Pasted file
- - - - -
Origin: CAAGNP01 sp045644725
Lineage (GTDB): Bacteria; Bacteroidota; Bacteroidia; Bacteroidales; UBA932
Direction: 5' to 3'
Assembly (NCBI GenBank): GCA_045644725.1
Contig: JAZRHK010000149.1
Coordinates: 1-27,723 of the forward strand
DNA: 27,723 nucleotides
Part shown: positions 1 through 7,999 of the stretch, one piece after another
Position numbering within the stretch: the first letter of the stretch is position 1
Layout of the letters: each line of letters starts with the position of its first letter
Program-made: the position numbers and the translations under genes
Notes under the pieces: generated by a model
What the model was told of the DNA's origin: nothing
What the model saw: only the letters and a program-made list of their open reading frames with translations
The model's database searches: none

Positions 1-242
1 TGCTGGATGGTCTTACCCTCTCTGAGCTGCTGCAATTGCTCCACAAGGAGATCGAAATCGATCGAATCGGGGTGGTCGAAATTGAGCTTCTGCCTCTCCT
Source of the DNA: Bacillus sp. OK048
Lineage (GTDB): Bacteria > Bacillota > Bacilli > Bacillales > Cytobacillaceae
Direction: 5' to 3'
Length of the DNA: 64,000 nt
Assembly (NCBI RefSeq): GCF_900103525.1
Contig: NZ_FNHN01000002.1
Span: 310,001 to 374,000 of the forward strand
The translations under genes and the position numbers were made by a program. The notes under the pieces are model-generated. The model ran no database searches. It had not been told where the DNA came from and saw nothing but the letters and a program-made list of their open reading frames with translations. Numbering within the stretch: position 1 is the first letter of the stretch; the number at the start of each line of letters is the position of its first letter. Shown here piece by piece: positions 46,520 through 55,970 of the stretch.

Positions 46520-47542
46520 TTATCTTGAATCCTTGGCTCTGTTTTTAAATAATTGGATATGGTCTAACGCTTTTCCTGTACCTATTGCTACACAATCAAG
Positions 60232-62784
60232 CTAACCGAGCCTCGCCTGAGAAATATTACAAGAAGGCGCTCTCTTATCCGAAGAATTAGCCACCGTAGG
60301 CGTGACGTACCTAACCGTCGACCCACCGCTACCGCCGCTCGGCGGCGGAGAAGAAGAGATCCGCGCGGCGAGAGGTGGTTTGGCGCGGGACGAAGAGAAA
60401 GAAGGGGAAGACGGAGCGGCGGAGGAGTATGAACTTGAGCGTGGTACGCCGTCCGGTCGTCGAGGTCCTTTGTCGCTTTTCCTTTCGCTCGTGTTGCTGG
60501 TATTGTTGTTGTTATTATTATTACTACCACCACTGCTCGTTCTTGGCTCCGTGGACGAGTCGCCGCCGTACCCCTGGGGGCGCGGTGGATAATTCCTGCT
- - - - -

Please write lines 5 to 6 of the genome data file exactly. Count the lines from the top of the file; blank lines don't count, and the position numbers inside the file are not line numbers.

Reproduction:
Contig: JAZRHK010000149.1
Coordinates: 1-27,723 of the forward strand